16 genetic markers that could shorten your lifespan

| August 2, 2017
This article or excerpt is included in the GLP’s daily curated selection of ideologically diverse news, opinion and analysis of biotechnology innovation.

Why do some of us live longer than others? While the environment in which we live…plays the biggest part, about 20 to 30% of the variation in human lifespan comes down to our genome.

In a new study, a team of scientists, led by [Prof. Zoltán Kutalik at the Institute of Social and Preventive Medicine (CHUV) has uncovered]…an unparalleled number of SNPs associated with lifespan (16),…including 14 new to science.

“This is the largest set of lifespan-associated genetic markers ever uncovered,” says Kutalik.

About 1 in 10 people carry some configurations of these markers that shorten their life by over a year compared with the population average. In addition, a person inheriting a lifespan-shortening version of one of these SNPs may die up to seven months earlier.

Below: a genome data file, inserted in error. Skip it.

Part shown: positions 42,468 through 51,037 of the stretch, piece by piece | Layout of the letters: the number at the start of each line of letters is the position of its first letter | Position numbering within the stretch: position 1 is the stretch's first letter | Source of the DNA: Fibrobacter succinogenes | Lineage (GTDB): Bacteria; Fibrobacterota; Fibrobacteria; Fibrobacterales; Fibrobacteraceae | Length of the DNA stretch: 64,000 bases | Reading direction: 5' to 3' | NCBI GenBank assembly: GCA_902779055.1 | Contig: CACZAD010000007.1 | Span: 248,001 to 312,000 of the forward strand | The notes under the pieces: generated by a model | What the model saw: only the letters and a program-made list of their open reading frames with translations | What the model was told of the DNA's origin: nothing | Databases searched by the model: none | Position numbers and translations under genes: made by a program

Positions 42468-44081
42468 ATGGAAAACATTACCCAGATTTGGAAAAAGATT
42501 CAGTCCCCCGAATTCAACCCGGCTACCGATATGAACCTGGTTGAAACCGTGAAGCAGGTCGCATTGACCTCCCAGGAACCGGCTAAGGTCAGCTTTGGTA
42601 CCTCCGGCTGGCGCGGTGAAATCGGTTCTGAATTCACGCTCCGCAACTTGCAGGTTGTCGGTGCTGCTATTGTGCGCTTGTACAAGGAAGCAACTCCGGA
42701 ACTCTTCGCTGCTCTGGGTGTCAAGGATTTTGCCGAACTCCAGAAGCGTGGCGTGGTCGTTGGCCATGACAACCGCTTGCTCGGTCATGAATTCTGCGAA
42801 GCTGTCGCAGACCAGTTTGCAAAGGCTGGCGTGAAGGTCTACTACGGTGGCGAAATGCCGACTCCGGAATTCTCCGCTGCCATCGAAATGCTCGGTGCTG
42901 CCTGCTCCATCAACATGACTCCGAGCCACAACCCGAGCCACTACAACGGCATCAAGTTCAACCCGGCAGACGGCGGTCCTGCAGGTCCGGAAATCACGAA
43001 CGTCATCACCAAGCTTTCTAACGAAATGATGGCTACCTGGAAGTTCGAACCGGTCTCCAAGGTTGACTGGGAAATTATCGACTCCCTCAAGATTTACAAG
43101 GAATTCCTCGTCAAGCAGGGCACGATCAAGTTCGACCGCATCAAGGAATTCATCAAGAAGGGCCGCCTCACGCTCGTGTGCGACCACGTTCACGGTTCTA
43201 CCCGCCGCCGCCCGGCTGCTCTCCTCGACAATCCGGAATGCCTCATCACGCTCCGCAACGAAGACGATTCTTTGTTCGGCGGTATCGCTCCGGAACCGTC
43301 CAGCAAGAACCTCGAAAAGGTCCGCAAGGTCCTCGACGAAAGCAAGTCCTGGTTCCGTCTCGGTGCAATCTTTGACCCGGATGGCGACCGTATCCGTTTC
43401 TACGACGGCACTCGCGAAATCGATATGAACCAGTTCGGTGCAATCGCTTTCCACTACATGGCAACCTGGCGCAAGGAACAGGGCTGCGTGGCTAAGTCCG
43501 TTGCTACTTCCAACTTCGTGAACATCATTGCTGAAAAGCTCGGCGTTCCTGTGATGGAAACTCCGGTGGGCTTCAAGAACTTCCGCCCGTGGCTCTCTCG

The discovered SNPs, combined with gene expression data, allowed the researchers to identify that lower brain expression of three genes neighbouring the SNPs (RBM6, SULT1A1 and CHRNA5, involved in nicotine dependence) was causally linked to increased lifespan.

These three genes could therefore act as biomarkers of longevity, i.e. survival beyond 85-100 years.

[Read the full study here]

The GLP aggregated and excerpted this blog/article to reflect the diversity of news, opinion, and analysis. Read full, original post: Sixteen genetic markers can cut a life story short

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